A.E.W. Mason: Author of the book Jake reads in Burguete. It is the kind of romantic drivel that Jake made fun of Cohn for reading. It is the story of a man who falls into a glacier. His love waits years for him, while her real love waits for her to stop waiting.

William Jennings Bryan: American lawyer and politician. In one of his most famous cases, the Scopes trial, he defended evolution. He lived from 1860-1925.

Henry's bicycle: Jake and Bill refer to the story of how a writer became impotent. The mysterious story involves a bicycle or a plane. The real identity of this Henry is the British author Henry James.

Roncesvalles monastery: A community in northern Spain near the French border. Jake, Bill, and Harris visit the monastery while at Burguete. Bill and Harris especially are not comfortable in this holy building.

gift of flies: When Jake and Bill leave for Pamplona, their new friend Harris gives them each an envelope full of flies (a kind of fishing lure), that he tied himself. It is a very thoughtful gift.

desencajonada: Letting the bulls out of their cages and into their corral. This is when the steers come in; they stay in the corral and try to calm the bull, but they are often killed.

aficionado: One who is very passionate about bull-fighting. Montoya and Jake are aficionados, as is Romero. Montoya can forgive almost anything an aficionado does, but he cannot forgive Jake for Romero's relationship with Brett. With that act Jake hurts another aficionado, and that is unforgivable.

bulls: The uncastrated male oxen. They are the animals the bull-fighter kills in the ring. The bulls are strong-willed and violent, and it is the job of the steers to calm them down.

steers: The young castrated male oxen. These friendly animals are placed in the corral to calm down the bulls. The steers are defenseless, and the bulls are often aggressive, killing them. Trapped, the steers do not have any chance if a bull decides to charge them. Mike likes to joke that Cohn is a steer, because of the way he follows Brett around.

Circe: A sorceress from Homer's Odyssey, who turns Odysseus' men into swine. Cohn calls Brett Circe, and it is true that around her, men often behave terribly.

Turgenieff: Ivan Turgenev, a nineteenth century Russian novelist. Jake reads one of his books when he's drunk in Pamplona.

festival of San Fermin: The yearly religious festival at Pamplona that includes the running of the bulls and the bull-fights.

riau-riau dancers: Some of the dancers at the festival. They crowd around Brett, giving her a necklace of garlic. They don't let her dance; they want to dance around her, as though she is an idol or goddess.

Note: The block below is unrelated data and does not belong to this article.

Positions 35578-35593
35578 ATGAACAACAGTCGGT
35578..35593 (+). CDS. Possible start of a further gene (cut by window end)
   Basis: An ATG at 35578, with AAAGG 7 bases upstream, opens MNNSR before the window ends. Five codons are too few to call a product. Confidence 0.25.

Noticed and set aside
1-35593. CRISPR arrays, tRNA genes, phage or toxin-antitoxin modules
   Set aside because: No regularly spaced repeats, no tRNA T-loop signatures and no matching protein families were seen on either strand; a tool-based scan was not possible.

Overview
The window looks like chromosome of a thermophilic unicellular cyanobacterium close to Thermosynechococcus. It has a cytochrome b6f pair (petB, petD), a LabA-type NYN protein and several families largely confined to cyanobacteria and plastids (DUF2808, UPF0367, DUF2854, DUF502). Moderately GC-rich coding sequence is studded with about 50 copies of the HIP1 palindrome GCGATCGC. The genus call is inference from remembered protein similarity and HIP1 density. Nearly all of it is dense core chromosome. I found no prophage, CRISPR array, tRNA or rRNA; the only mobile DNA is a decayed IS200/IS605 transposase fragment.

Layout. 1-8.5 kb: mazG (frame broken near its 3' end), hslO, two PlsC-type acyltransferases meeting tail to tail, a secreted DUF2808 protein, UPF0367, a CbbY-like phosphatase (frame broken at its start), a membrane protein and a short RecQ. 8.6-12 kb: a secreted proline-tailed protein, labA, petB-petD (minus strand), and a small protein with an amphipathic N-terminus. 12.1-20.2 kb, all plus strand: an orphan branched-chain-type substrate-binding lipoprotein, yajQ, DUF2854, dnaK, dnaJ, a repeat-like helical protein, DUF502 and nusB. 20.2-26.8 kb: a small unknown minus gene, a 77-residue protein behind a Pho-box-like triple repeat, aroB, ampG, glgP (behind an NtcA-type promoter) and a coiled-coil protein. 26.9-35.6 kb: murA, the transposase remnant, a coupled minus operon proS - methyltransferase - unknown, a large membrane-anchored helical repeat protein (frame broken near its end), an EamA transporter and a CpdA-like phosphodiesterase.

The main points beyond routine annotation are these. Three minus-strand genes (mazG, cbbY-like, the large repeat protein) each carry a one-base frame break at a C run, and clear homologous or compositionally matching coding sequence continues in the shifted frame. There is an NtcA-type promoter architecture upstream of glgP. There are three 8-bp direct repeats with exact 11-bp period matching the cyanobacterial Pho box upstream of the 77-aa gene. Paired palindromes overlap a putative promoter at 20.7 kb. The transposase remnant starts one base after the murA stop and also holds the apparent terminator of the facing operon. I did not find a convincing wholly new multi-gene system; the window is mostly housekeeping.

picador: Near the end of the bull-fight, the picador rides in on a horse and spears the bull with a sword, to weaken it before the bull-fighter goes in for the kill.

torero: A matador or bull-fighter. He draws the bull near him with his cape work, but the grace of his movements does not hide the danger he is in. The torero is a performer; the end of his performance is the killing of the bull.

horses: What the picador rides in on. The bull often rams them while the picador spears the bull. Their death is gruesome, and Jake worries Brett will be disgusted. But it doesn't bother her, it only bothers Cohn.

phantom suitcase: After Jake sends Brett off with Romero, the world looks strange and new to him. Cohn hit him pretty hard, and Jake remembers coming home in his youth from a football game. He'd been kicked in the head during the game, and it gave him a new perspective on everything. He has that feeling again now. Jake was carrying a suitcase after the football game, so he imagines himself carrying one again now. Except he doesn't have one, and he isn't making a trip of any great distance.

muleta: Cloth attached to a stick, which the torero uses to lure the bull. Early in the bull-fight he uses a cape, and his use of the muleta signals that the kill is near.

medals: Mike, a halfhearted soldier, needed some medals to wear to a fancy dinner. He borrowed them from his tailor, but when he did not end up needing them, he gave them away to women at a nightclub. They were not worth much to him.

San Sebastian: City in the north of Spain, by the water. It is a great stopping place for lovers-Brett and Cohn take a trip here, Brett and Mike stop here when she gets sick on the train to Pamplona, then Cohn joins them. Only Jake comes here alone, after the fiesta. He is only there a few days when he receives a note from Brett asking for help.

Lourdes: Community in southwest France. The site of several religious sightings, it is popular with pilgrims. The Catholics on the train are going here.

wine-skins: A bag made from animal skin. It holds wine, and is very popular with the Basque peasants. It takes some practice to use properly, and there are several wine-drinking lessons.

Hotel Montana: The fleabag motel in Madrid where Jake finds Brett.

Madrid: Capital of Spain, the city is in the northwest part of the country. Brett and Romero traveled here, and Brett sends for Jake to come and get her when Romero leaves. Returning to help Brett, after she left him for another man, makes Jake feel ashamed of himself.